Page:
measurement and reporting of CPU
performance
SPEC2006 is the latest suite
SPECint = 12 integer programs
SPECfloat = 17 floating point programs
Since SPEC requires running applications
on real hardware, the memory system has
a significant effect on performance
– Reported with results
Performance Reports
Hardware
Model number
CPU
FPU (floating point)
Number of CPU
Cache size per CPU
Memory
Disk subsystem
Network interface
Powerstation 550
41.67-MHz POWER 4164
Integrated
1
64K data/8k instruction
64 MB
2 400-MB SCSI
N/A
Software
OS type and revision
Compiler revision
Other software
File system type
Firmware level
AIX Ver. 3.1.5
AIX XL C/6000 Ver. 1.1.5
AIX XL Fortran Ver. 2.2
None
AIX
N/A
System
Tuning parameters
System state
None
None
Guiding principle is reproducibility (report environment &amp; experiments setup)
The SPEC Benchmarks
Execution time on SUN SPARCstation 10/40
SPEC ratio =
Execution time on the measure machine
• Bigger numeric values of the SPEC ratio
indicate faster machine
• 1997 “historical” reference machine
SPEC95 for Pentium and
Pentium Pro
10
10
9
9
8
8
7
7
6
6
5
5
4
4
3
3
2
2
1
1
0
0
50
100
150
Clock rate (MHz)
200
Pentium
Pentium Pro
250
50
100
150
Clock rate (MHz)
200
250
Pentium
Pentium Pro
• The performance measured may be different on other
Pentium-based hardware with different memory
system and using different compilers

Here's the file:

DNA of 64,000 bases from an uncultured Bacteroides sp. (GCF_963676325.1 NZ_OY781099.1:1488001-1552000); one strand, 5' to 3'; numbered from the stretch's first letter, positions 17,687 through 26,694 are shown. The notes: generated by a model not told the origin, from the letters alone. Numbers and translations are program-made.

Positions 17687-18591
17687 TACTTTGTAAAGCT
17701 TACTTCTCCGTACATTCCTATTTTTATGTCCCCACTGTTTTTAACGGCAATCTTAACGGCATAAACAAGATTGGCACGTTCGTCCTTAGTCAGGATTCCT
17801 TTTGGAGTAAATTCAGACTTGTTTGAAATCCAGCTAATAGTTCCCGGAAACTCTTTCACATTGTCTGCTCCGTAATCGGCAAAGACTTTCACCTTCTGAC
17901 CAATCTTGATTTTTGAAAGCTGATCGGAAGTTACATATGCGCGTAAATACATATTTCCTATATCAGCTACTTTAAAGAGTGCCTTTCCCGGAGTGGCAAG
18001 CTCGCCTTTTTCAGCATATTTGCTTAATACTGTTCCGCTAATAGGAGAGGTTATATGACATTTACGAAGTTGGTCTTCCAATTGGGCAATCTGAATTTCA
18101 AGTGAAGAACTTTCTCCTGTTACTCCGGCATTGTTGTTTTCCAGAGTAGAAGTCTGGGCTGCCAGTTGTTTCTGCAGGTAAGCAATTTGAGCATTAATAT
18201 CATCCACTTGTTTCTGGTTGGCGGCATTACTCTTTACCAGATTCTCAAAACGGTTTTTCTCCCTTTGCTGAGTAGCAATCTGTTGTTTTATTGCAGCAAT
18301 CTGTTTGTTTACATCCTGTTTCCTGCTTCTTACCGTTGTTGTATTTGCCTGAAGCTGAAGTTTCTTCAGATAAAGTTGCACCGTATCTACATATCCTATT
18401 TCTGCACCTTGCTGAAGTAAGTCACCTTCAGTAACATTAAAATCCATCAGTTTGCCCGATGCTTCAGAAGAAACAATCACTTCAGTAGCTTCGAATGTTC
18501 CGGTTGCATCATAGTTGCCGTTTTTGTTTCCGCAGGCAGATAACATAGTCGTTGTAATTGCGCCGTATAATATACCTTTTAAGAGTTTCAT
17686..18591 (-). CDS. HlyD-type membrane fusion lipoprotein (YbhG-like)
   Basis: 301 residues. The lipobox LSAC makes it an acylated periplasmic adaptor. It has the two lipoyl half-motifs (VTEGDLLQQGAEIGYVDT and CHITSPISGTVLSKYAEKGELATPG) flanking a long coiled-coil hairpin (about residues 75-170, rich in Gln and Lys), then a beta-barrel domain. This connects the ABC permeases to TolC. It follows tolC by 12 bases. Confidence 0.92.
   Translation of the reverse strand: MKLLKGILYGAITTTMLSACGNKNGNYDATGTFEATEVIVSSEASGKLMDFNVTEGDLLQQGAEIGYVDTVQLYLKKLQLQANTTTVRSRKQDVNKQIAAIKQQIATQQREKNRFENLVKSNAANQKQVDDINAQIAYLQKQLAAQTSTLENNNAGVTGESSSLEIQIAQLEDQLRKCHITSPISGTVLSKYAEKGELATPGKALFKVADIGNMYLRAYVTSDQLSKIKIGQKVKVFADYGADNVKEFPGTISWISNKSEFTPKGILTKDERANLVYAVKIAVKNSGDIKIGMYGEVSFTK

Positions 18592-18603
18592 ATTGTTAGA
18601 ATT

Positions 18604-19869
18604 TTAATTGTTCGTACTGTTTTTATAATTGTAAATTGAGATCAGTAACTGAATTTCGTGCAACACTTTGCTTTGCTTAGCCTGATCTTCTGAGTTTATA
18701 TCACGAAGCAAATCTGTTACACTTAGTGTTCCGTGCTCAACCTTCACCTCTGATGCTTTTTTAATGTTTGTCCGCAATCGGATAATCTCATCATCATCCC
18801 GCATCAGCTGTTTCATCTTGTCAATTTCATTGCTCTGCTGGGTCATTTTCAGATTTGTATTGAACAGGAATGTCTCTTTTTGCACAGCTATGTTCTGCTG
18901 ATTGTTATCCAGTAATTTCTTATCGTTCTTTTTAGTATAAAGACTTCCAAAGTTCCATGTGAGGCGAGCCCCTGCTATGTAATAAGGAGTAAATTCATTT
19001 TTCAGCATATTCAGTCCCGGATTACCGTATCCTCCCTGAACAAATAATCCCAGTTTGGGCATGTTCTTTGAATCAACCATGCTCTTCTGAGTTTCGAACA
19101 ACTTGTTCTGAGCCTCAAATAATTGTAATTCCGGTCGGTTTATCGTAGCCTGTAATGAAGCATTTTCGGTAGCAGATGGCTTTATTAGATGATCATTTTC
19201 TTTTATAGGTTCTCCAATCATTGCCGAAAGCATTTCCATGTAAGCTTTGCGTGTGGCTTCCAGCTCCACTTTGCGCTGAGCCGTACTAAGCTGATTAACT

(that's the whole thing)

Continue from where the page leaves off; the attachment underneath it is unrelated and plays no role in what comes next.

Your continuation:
– At the same clock rate, the SPECint95 measure shows that
Pentium Pro is 1.4-1.5 times faster while the SPECfp95
shows that it is 1.7-1.8 times faster
– When the clock rate is increased by a certain factor, the
processor performance increases by a lower factor
Comparing &amp; Summarizing
Performance
Program 1 (seconds)
Program 2 (seconds)
Total time (seconds)
Computer A
1
1000
1001
Computer B
10
100
110
• Wrong summary can present a confusing picture
– A is 10 times faster than B for program 1
– B is 10 times faster than A for program 2
• Total execution time is a consistent summary measure
• Relative execution times for the same workload
– Assuming that programs 1 and 2 are executing for the same number of
times on computers A and B
CPU Performance (B) Total execution time (A) 1001
=
=
= 9.1
CPU Performance (A) Total execution time (B) 110
Execution time is the only valid and unimpeachable measure of performance
Effect of Compilation
800
700
600
500
400
300
200
100
0
gcc
espresso
spice
doduc
nasa7
li
eqntott
matrix300
fpppp
tomcatv
Benchmark
Compiler
Enhanced compiler
App. and arch. specific optimization can dramatically impact performance
Performance Summary
1n
Arithmetic Mean (AM) = &aring; Execution_ Time i
n i =1
n
Weighted Arithmetic Mean (WAM) = &aring; wi &acute; Execution_Timei
i =1
Where: n is the number of programs executed
wi is a weighting factor that indicates the frequency of executing program i
n
with &aring; w i = 1 and
i =1
0 &pound; wi &pound; 1
• Weighted arithmetic means summarize performance while tracking exec. time
• Never use AM for normalizing time relative to a reference machine
Time on A Time on B
Program 1
Program 2
AM of normalized time
AM of time
1
1000
10
100
500.5
55
Norm. to A Norm. to B
A
B
A
B
1
10
0.1
1
1
0.1
10
1
1
5.05 5.05
1
1
0 . 1 1 9.1
1
Price-Performance Metric
SPECbase CINT2000
• Different results are obtained for other benchmarks, e.g. SPEC CFP2000
• With the exception of the Sunblade price-performance metrics were
consistent with performance
SPEC CINT2000 per \$1000 in price
Prices reflects those of July 2001
```